30. Egbert van Drielst

Groningen 1745 – 1818 Amsterdam

Landscape with Riders and Travellers, 1778

After his apprenticeship as a decorator in an atelier for lacquered objects in Groningen, Egbert van Drielst set out for Haarlem to work in the studio for painted wall hangings of Jan Augustini (1727-1773). In 1765 he moved to Amsterdam, where he studied with Hendrik Meijer (1744-1793) and Jan Smeijers (1741-1813). His earliest documented painted wall hangings date c. 1770.1 At that time both Dutch and Italianate landscapes were favoured for decorating rooms in the well-to-do burghers’ homes. Landscape with Riders and Travellers is close in execution and subject to two landscape drawings by Van Drielst, inspired by the work of the Italianate artist Jan Both (1618/22-1652).2 However, several elements, such as the low farmhouses seen through the dense trees and the inn on the left, appear to have been directly taken from the wooded landscape of Drenthe, in the northeast of the Netherlands.

All his life Van Drielst travelled back and forth between Amsterdam and the province of Drenthe, a region still known today for its heaths, peatlands and dense forest.3 According to the art collector Jacob de Vos Willemsz. (1774-1844), Van Drielst went there because he wanted to see nature with his own eyes as it had been painted by Jacob van Ruisdael (1628/29-1682) and Meindert Hobbema (1638-1709).4 The then relatively untouched landscape of Drenthe became his major source of inspiration, earning him the nickname “The Hobbema of Drenthe”.

While his production of painted wall hangings was reduced due to the changing fashions in interior decoration at the end of the eighteenth century, Van Drielst devoted himself to making landscape drawings and paintings for collectors. He often used drawings in black chalk and grey wash, called “schetzen” (sketches), as the basis for more finished drawings or watercolours. As the artist himself inscribed on the back of the drawing, this sheet served as such a “schets” for a more finished drawing in the collection of Jan van Dijk (d. 1790) in Amsterdam. A second drawing by Van Drielst, representing A Winter Landscape with Wood-Cutters near a Farmhouse, bears a similar inscription.5 Both sheets are the preparatory studies for two finished drawings, originating from a series with the four seasons by Van Drielst in the collection of Van Dijk.6 In his sale this set is described as four large landscape drawings, representing “the invigorating spring”, “the pleasant summer”, “the stormy autumn” and “the cold winter”.7 The description of “the pleasant summer” corresponds with the drawing discussed here, as well as a finished sheet in brown and grey wash of the same composition by Van Drielst in Weimar.8

Inspired by philosophical reflections on nature in the late eighteenth century many artists took up a familiar theme in the visual arts: the changing of the seasons. In the Netherlands the poem The Seasons (1730) by the Scottish poet and playwright James Thomson (1700-1748) was extremely popular. He was praised for his ability to visualize spectacular wide-ranging landscapes, but also to capture the tiny characteristic details of nature. Van Drielst must have known the Dutch translation of the poem that was published in 1769.9 In every detail of Landscape with Riders and Travellers summer is present. One is almost tempted to put on a swimming suit and join the bathers in the little pond. MR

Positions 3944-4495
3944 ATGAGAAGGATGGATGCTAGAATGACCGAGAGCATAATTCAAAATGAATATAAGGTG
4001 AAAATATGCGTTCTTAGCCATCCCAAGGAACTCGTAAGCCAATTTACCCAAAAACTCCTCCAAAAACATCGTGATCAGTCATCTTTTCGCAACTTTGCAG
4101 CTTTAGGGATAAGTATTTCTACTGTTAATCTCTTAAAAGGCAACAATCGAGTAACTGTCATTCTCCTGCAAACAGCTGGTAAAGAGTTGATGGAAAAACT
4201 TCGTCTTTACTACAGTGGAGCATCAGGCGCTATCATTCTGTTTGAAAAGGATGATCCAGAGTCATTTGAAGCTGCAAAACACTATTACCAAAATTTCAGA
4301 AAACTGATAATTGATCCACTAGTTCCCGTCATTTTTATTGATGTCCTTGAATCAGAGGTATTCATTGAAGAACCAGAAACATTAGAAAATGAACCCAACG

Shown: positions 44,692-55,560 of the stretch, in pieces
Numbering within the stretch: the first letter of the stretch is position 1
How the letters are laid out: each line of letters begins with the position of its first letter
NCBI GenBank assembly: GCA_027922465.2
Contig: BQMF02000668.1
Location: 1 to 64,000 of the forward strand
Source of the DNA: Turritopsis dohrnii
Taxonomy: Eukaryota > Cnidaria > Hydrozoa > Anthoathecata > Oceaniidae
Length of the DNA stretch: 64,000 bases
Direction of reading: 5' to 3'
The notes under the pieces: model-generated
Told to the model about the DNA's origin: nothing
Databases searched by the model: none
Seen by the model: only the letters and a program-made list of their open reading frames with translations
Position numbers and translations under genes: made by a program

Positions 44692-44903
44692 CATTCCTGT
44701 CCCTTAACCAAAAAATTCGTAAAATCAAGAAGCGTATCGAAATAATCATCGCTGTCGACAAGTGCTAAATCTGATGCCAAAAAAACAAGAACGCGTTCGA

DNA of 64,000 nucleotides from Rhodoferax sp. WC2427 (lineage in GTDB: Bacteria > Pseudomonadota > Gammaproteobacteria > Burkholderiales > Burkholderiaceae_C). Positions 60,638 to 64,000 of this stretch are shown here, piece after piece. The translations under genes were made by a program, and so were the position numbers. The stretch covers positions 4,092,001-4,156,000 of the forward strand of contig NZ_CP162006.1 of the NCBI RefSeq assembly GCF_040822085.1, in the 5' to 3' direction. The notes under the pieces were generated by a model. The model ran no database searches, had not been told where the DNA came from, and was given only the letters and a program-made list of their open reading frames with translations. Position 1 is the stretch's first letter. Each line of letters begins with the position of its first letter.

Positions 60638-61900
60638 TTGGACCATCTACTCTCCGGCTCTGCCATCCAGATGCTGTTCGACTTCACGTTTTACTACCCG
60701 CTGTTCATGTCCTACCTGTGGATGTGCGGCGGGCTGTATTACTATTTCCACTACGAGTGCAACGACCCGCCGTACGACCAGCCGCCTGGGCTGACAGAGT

1See Bert Gerlagh and Eveline Koolhaas-Grosfeld, Egbert van Drielst 1745-1818, exh. cat., Assen (Drents Museum) and Dordrecht (Dordrechts Museum) 1995, p. 25.

2Leiden, Prentenkabinet Universiteit Leiden, inv. no. PK-1973-T-18 (point of brush and grey ink, with grey wash, over a sketch in black chalk; 300 × 440 mm); location unknown (point of brush and grey ink, with grey wash, over a sketch in black chalk; 355 × 510 mm); see ibid., pp. 26-27, figs. 14 and 16.

3Also in 1778, the year in which he drew Landscape with Riders and Travellers, the artist travelled to Drenthe ; see ibid., p. 144.

4Ibid., p. 114.

5The Hague, Gemeentemuseum, inv. no. T 4-35 (point of brush and grey ink, with grey wash, over a sketch in black chalk; 416 × 578 mm. Inscribed on verso, upper right, by the artist, in brown ink: “De tekeningen van deze Schetzen zijn / berustende in het Cabinet van de / Heer Jan van Dijk te Amsterdam / E: van Drielst 1778”); see J.W. Niemeyer, Egbert van Drielst: ‘De Drentse Hobbema’ 1745-1818, exh. cat., Assen (Drents Museum) 1968, under no. 16, pp, 15-16.

6The author is preparing an article on this series and the artist’s relationship with Van Dijk.

7Sale, Jan van Dijk (d. 1790, Amsterdam), Amsterdam (Van der Schley et al.), 14 March 1791, Album K, no. 3 (‘Vier stuks Capitaale Ordonnantien en ryk gestoffeerde Landschappen, verbeeldende de vier Getyden van het Jaar, de verkwikkende Lente, vertoont gedeeltelyk een Rivier, waar in een overvaarende Pont met Vee en Reizigers, en een Veehoeder met Schaapen, Visschers &c. de aangenaame Zoomer, verbeeld gedeeltelyk Boschgezicht en Akkerlanden, reizende en rustende Lieden met Vee, de onstuimige Herfst, een rydende en belaaden Hessenkar en eenige Reizigers; de koude Winter, door Boeren Wooningen, Geboomte en weegen met Sneeuw bedekt, waar op sommige met Paard en Slee op ‘t Ys ryden, terwijl landlieden bezig wijn Hout te hakken; alles natuurlyk krachtig en Meesterlyk met de Pen, oostind. Inkt en Roet getekend, door E. van Drielst’), for fl. 300 to C.S. Roos.

8Weimar, Schlossmuseum, inv. no. KK 4970 (point of brush and grey ink, with brown and grey wash, over a sketch in black chalk, on greyish paper; 409 × 582 mm); see also Selected Works XII, Berlin (Nicolaas Teeuwisse) 2012, under no. 23.

9Gerlagh and Koolhaas-Grosfeld 1995, op. cit. (note 1), p. 131.